Take Monday night's NBC one-two punch of HEROES and STUDIO 60. Last night the Hollywood town of Texas got a mention in each show. In HEROES, the Japanese time bender, Hiro (note the name coincidence), mentioned to his lady friend the chance to go to the Alamo Drafthouse in Austin to see some Kurosawa films. An hour later, Matthew Perry cracked a joke about a target audience that reads Aint-It-Cool-News. I wonder if these guys A. really like Austin or B. are referencing these sites to reach an audience of their own. HEROES: A. STUDIO 60: B.

Friday, November 24, 2006

Gig 'em Ags!

After 6 years, the Aggies finally beat the Longhorns 12-7. I knew the tides would change once we got back to Texas.

Wednesday, November 22, 2006

Friends in High Places.

It's not selfish to say that I have my blog bookmarked in my Safari browser. The reason is because on my blog I have links to some of my other fellow blogger friends and more often than not, visit their sites for the latest going ons. Tonight I was fortunate enough to visit Aldo's (The Capitalist) site a few days after his recent post. Aldo is in Argentina on business. He wanted to let everyone know. And he wanted to post some other links to fabulous Aldo content.

Thankfully he listed an article written by one of our dear friends from back home, Matt, whose blog for the SXSW Festival is also listed in my links section. It was a link to Matt's last article as Music Editor for The Daily Texan at U.T. It's a great commemorative piece for the guy as he discusses his thoughts on graduating and moving on, written over a year after 9/11. Four years later and Matt has become a high profile producer in the festival circuit.

Thanks Matt for the mention and your prediction of local Austin band, Spoon, was right on the money.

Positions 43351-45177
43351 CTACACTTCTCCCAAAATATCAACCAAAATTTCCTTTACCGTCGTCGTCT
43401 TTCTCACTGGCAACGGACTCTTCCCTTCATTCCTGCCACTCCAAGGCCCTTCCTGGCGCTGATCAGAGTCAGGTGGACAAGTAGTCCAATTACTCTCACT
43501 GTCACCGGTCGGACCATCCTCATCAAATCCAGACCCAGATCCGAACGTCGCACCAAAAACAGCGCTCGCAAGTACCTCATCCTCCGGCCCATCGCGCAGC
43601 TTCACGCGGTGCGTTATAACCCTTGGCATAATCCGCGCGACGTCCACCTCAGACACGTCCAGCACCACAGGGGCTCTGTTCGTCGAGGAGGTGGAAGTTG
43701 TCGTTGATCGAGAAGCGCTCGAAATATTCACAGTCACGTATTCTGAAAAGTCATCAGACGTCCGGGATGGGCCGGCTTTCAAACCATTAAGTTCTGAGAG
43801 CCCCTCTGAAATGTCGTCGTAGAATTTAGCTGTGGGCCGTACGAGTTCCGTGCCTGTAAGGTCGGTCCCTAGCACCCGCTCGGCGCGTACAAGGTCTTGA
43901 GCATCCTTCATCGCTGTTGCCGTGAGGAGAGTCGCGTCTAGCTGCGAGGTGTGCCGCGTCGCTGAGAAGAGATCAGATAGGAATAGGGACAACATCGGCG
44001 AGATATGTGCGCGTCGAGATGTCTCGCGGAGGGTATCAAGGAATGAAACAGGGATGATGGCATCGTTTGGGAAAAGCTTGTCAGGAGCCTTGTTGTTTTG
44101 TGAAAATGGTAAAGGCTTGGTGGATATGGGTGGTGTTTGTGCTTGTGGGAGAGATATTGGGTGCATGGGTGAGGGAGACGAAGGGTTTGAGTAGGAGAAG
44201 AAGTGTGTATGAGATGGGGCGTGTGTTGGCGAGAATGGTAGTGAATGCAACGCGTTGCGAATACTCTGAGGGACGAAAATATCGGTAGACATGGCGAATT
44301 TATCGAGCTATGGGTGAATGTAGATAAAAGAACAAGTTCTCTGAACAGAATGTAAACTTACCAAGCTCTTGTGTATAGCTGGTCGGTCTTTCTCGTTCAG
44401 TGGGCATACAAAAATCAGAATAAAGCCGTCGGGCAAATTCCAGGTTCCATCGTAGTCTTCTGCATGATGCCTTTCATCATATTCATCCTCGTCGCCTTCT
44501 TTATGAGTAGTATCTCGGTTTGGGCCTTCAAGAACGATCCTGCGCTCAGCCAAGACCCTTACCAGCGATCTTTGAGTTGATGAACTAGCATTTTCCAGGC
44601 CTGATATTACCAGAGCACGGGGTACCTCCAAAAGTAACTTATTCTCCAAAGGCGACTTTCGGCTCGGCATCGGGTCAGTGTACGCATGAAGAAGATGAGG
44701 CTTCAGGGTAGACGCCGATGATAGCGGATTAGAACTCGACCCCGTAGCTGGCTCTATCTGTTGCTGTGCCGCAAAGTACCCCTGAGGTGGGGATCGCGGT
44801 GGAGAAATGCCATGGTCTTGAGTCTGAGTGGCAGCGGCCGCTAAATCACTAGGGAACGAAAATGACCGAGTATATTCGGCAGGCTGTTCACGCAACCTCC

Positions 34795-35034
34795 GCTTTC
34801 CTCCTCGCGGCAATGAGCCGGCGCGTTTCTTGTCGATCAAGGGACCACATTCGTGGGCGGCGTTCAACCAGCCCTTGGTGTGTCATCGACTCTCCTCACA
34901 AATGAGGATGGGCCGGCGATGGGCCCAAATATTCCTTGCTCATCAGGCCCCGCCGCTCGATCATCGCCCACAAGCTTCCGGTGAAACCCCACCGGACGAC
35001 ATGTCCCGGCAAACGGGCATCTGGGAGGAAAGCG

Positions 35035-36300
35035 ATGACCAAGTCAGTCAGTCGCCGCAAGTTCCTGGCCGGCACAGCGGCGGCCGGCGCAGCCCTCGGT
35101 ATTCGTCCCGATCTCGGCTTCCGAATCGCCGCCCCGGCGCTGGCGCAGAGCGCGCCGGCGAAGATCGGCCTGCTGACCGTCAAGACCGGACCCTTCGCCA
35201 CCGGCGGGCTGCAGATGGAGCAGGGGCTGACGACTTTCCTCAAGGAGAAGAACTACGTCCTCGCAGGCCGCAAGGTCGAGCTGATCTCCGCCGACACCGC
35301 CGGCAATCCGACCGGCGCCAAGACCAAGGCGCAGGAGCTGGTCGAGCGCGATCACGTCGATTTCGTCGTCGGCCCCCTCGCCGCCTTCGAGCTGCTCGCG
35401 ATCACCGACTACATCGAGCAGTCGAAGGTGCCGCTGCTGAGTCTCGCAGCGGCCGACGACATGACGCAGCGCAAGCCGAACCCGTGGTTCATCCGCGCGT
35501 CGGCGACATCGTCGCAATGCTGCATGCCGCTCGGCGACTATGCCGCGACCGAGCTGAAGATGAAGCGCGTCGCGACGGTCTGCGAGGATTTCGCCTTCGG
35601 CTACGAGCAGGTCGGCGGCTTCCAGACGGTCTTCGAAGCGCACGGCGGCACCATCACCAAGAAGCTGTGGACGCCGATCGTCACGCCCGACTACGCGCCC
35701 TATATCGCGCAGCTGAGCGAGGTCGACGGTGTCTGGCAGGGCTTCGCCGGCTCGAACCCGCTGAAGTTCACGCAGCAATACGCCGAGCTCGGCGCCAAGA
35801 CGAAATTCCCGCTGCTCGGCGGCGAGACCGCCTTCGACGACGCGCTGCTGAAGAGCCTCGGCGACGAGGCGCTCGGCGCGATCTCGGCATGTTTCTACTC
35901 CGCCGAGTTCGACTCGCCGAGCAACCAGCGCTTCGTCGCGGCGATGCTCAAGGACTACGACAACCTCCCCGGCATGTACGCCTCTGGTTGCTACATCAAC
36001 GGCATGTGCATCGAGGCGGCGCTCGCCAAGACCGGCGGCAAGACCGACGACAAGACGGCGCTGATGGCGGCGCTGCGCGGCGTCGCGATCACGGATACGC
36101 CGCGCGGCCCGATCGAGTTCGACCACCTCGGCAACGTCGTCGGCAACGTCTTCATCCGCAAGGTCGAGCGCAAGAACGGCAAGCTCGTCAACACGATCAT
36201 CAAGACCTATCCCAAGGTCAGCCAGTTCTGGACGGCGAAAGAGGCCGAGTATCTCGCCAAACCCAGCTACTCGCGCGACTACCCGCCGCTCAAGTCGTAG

Saturday, November 18, 2006

A Hard Days Night.

I'm sure you've all figured out that since I've been working, this blog has collected some dust. I'm beginning to think I should change the title of this thing to 'Puckett Every Other Week'. Fortunately, it's all been for a very good reason. After all, blogging does not count for any additional income. So I thought I'd fill you in on my days and nights:

The official hours at the office are 8:30-5:30. As a test to save a little cash, wear-and-tear on the car, and my sanity, I've been taking the Trinity Railway Express to Downtown Dallas. There's a station about 4 songs from the house and the train ride is approximately 7 songs. It drops off at Dallas Union Station, about 8 blocks from the office, where if I chose to I could walk and be at the office in about 3.5 songs. Or I could jump on the Dallas Area Rapid Transit (DART) and be at the office in 2 songs. You see, all this pedestrian time has allowed my iPod and I to become friends again. He's a lot happier when he's playing music than when he was being used as a flash drive. The biggest challenge has been catching the train at the right time. They're really good about staying on schedule and I think I've finally figured it all out.